This morning at exactly 3 AM my car alarm went off. For a bit of background, there have been quite a few car break-ins in our neighborhood recently (the apartments in the area have carports with no garage doors). Also for clarification, although you hear endless car alarms all night and day from the kind of cars whose alarms go off at the slightest vibration or possibly affront to their feelings, my car alarm has never gone off before. I just knew that this meant someone was trying to break into my car. Granted, 500 brochures advertising "Be" are probably not the mother lode for car thieves, but I couldn't help thinking how disastrous it would be if someone decided to vandalize them for fun, or take them (or my car) away just to check if there was something more valuable in all of those boxes.

All of this was going through my head, in those odd intersomnious 3 AM moments, when everything is scarier than reality. I certainly didn't want to go out and try to chase anyone off all alone in the dark at that time, so there was nothing to do but pray. So I prayed and prayed, "Dear Jesus, this is your work and your ministry; please keep these brochures safe so they can get to the people who need them!" While I was praying, my favorite part of a hymn came to mind, "I Sing The Mighty Power of God:"

There's not a plant or flower below but makes Thy glories known;
And clouds arise, and tempests blow, by order from Thy throne.
Creatures that borrow life from Thee are subject to Thy care;
There's not a place where we can flee but God is present there.

I figured if God could do all of this, He could certainly protect some brochures.

Eventually I fell asleep, and first thing in the morning I went out to see what became of my car. There it was, completely intact, nothing missing and no damage to my car.

A postscript to the story: I was so excited that I called Joelle at 7:45 and told her the story so she could thank God with me, because I didn't think I could thank Him enough. Maybe that's what praise really is.

Wednesday, September 19, 2007

What's new, second edition

There are so many exciting things happening in my life right now, I can't help but share some of them with my friends on the blogosphere. Here are a few of the highlights:

1. My landlord kindly left me an extra bag of potting soil the other day. The front of the bag proudly boasts of its contents in large letters as such: "All Natural with Added Organic Ingredients: Worm Castings, Kelp Meal, Bat Guano, and Chicken Manure." I wonder if I'll plan on wearing gloves when I'm gardening from now on.

2. The critical phase of Operation Stupid Little Mothlike Flies in the Kitchen is in full effect. I killed about 10 of them the other night. The turning point occurred, however, when I found larvae in my bag of Cheerios, which I have not had in the cupboard for more than a week. Yesterday I spent a large part of the morning taking everything out of the pantry cupboard, throwing away large amounts of suspect food, inspecting every angle of everything else, and scrubbing. Now I realize that all I have left in the cupboard is a few cans of beans, an extra veal baby food jar for the cat, cereal (well locked up in tupperware), a can of powdered "wassail" which was a gift from a student last Christmas, and an unopened very large bottle of Vietnamese spring roll dipping sauce from when Monica lived here, I think (do you have any recollection of this, Monica?).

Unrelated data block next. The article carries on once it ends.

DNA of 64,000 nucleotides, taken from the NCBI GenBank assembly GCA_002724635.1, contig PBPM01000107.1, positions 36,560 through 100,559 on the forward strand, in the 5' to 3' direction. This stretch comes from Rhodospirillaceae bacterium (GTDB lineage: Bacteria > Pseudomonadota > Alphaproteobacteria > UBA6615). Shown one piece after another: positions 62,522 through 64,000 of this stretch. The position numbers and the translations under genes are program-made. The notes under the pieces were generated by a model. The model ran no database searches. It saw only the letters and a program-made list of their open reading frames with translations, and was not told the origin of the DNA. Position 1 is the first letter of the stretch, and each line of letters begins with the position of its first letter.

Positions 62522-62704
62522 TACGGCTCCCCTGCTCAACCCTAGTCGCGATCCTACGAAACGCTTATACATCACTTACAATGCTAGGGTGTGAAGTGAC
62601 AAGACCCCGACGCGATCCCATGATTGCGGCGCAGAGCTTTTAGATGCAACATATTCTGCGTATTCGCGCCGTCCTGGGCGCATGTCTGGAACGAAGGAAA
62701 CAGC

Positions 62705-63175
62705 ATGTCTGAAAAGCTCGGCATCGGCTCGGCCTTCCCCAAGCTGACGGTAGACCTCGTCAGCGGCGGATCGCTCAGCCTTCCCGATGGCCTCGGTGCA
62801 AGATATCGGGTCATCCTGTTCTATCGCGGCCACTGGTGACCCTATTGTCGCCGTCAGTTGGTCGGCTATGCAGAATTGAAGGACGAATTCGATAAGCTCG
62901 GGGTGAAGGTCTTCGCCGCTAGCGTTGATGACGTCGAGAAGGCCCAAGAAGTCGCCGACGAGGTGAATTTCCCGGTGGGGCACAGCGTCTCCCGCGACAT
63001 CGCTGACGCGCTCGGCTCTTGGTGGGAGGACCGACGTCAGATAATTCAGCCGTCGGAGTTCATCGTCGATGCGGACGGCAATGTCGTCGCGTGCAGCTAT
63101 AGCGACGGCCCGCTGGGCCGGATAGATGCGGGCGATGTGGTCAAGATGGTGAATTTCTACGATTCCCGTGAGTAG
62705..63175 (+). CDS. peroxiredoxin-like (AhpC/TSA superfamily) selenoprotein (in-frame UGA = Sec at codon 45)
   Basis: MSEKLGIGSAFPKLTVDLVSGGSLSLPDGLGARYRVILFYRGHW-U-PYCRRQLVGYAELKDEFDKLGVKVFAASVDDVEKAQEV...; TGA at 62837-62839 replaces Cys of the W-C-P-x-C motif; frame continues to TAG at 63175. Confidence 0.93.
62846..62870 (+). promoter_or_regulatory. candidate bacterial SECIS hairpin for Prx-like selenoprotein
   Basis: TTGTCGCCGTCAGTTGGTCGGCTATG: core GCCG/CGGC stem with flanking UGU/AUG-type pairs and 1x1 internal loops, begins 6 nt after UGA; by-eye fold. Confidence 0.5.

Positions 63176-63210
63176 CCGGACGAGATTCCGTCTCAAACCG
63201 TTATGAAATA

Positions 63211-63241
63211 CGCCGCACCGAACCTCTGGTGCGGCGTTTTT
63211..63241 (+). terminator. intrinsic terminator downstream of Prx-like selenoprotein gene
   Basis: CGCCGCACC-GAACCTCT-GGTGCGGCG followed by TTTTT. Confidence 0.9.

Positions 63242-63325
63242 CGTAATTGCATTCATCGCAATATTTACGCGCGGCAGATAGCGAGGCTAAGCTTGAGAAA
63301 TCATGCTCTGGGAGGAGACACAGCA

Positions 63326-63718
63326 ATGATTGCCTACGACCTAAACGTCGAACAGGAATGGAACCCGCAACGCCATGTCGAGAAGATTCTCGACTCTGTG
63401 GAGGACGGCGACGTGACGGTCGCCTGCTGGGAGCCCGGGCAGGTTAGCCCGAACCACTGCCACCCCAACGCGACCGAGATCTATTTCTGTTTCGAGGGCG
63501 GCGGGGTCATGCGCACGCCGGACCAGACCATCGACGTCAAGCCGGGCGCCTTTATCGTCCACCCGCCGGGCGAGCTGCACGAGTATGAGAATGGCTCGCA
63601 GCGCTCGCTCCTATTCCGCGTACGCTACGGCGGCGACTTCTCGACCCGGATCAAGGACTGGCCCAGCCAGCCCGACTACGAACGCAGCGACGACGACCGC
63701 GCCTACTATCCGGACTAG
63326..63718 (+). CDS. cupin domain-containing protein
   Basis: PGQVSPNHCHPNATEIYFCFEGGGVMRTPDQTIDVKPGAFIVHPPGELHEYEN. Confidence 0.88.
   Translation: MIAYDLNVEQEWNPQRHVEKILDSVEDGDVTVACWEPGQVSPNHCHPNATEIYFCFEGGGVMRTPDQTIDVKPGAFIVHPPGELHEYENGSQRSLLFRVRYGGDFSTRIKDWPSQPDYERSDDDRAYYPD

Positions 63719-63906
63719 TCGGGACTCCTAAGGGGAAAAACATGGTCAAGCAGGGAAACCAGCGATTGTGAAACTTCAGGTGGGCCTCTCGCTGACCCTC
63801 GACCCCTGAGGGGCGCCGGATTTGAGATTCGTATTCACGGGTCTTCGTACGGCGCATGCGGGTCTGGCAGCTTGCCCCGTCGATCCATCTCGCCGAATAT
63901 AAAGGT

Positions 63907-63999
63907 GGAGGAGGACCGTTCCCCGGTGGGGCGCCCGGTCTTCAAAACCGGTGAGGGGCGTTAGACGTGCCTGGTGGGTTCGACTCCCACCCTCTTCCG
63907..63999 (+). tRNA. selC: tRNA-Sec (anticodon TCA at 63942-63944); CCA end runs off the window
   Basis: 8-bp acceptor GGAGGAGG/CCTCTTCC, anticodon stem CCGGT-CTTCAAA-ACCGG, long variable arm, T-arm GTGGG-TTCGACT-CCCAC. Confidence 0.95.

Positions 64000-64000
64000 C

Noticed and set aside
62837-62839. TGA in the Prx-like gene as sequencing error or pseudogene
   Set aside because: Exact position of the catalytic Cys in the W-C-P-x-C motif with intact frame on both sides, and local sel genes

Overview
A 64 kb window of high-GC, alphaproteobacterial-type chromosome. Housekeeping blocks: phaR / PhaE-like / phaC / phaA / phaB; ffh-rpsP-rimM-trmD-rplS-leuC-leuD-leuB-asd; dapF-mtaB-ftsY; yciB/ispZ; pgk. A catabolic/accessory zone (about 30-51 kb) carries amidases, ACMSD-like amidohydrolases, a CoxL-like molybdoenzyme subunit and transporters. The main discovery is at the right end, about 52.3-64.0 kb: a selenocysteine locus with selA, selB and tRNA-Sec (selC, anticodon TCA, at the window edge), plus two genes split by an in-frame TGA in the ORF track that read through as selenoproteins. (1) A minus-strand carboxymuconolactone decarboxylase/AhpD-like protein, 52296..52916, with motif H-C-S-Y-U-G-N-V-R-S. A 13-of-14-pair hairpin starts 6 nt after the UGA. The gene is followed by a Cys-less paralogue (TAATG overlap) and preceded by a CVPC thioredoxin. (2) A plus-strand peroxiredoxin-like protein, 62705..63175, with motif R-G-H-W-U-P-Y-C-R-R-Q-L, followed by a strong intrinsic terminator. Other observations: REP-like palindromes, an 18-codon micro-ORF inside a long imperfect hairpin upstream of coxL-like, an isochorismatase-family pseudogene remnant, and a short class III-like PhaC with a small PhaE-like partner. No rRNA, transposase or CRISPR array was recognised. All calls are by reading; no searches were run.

3. In other insect news, a black widow spider was found in my teaching studio at the school the other day--on the ceiling, precariously dangling above where my students usually stand. Needless to say, I moved to another room for the day and called maintenance. I know they did come the following morning looking for it, and there is now no spider in the place where it was; however, nobody told me whether or not they actually found it or not. I have an awful lot of bookcases in my studio.

4. I think it rained last night.

More exciting updates to come, I'm sure.

Friday, September 07, 2007

Annual Birthday Blog

This past week, I celebrated another year of life God has so graciously granted me. It's easy to take time, people, and events for granted, so a birthday is an excellent time to reflect on how God has led each of us in our lives. I was assigned by a friend the task of blogging the answer to the question, "How do I feel God has led me and blessed me in the past year?" Yesterday this same friend helped me define exactly what the answer is.

If I could sum everything up in a small statement, it would be this: Praise God that there are things in our life that we absolutely cannot control on our own. It just makes us realize how much we have to depend on God for constant guidance.

"Be careful for nothing; but in every thing by prayer and supplication with thanksgiving let your requests be made known unto God. And the peace of God, which passeth all understanding, shall keep your hearts and minds through Christ Jesus." Phil. 4:6, 7.